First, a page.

Dear Inner Circle,
Surprisingly, a middle-aged, successful man sat with me this week, confessing his stupidity. He is not a stupid man but like an astronaut who from a rocket looked back at the earth for the first time, he looked at his life with some degree of astonishment and wonder. He told me that all his life, the more he met others, the more he became bound up in himself. Every meeting was an event that happened inside him. This is a tall, good-looking, successful, rather lonely man. A while ago he was giving a lecture to one of his kids, trying to make a point about how heavy his responsibilities were and how much he’d sacrificed for his children. His daughter rather innocently asked, “Is this the path you really want, Dad?” The question tore the heavens open, not because he suddenly needed to think about alternate paths but because his daughter rose up from being a kid, to a real, living person, joining her Dad in proximity and speech. It was like he’d never met her until this moment. A member of our inner circle for a long time, the man sought me out to have a couple of discussions. Slowly he’s beginning to know that his, “I” is not located “in” him but between him whoever he meets – ‘meets’, rather than ‘manages’. This man is respected in his profession but he’s not so much at home. There may be a difficult road ahead and some bad habits to be confronted. Maybe, perhaps, possibly, new life is on the way.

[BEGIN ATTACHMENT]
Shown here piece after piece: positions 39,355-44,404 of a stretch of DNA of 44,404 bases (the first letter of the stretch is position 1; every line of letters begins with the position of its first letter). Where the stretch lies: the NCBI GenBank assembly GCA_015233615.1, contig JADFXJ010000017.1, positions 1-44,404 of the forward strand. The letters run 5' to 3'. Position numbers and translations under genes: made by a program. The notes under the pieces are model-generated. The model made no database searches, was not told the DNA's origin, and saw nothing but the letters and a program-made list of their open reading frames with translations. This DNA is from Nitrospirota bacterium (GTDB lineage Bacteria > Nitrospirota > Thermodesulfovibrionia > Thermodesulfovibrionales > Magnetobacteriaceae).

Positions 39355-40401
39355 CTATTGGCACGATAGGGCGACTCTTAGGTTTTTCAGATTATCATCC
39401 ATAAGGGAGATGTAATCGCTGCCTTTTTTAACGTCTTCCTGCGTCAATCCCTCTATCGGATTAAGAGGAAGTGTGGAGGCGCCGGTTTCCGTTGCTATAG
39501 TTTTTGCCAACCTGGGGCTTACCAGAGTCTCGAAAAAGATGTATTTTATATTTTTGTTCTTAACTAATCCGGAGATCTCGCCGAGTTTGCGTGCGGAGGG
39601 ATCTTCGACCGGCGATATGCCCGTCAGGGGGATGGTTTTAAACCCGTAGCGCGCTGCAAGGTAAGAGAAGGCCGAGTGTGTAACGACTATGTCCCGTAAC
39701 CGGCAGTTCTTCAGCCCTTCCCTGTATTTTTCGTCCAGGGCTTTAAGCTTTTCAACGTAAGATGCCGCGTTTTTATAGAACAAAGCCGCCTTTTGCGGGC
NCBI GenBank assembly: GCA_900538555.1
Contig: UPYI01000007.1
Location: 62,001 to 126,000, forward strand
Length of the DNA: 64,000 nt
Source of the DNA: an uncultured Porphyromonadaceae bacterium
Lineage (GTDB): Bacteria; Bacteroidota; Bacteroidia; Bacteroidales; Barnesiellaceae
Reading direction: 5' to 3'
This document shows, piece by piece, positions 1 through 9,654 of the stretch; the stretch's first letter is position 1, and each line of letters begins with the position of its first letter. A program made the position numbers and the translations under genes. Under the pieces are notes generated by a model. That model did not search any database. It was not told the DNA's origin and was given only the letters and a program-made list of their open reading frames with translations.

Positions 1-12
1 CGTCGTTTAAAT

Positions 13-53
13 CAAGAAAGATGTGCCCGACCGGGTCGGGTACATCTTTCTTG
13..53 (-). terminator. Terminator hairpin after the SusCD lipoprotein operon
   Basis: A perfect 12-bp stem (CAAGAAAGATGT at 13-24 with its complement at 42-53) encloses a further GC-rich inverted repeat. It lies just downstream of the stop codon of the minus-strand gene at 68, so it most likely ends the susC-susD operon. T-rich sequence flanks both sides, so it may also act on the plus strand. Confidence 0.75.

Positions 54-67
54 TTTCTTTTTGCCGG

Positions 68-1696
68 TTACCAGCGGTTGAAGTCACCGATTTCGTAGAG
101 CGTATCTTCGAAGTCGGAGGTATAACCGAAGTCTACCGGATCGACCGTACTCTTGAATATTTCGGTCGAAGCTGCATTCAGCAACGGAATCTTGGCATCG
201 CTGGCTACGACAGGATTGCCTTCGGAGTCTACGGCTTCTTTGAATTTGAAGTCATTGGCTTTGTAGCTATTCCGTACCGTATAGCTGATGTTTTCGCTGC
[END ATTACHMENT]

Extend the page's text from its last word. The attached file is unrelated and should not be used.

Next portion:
At the funeral for Sir Nicholas Shehadie yesterday, I encountered my first State funeral. The church was packed and there were hundreds of people seated outside. What a life well lived! What a great Australian! As Dame Marie walked in and then out of the church, the slightly-built lady embodied strength and frailty in one. If there was a way of measuring love in the air, it would have been off the scale for Sir Nicholas and equally for his beloved wife.
Thanks for being part of our inner circle,
Rev Graham Long
Pastor & CEO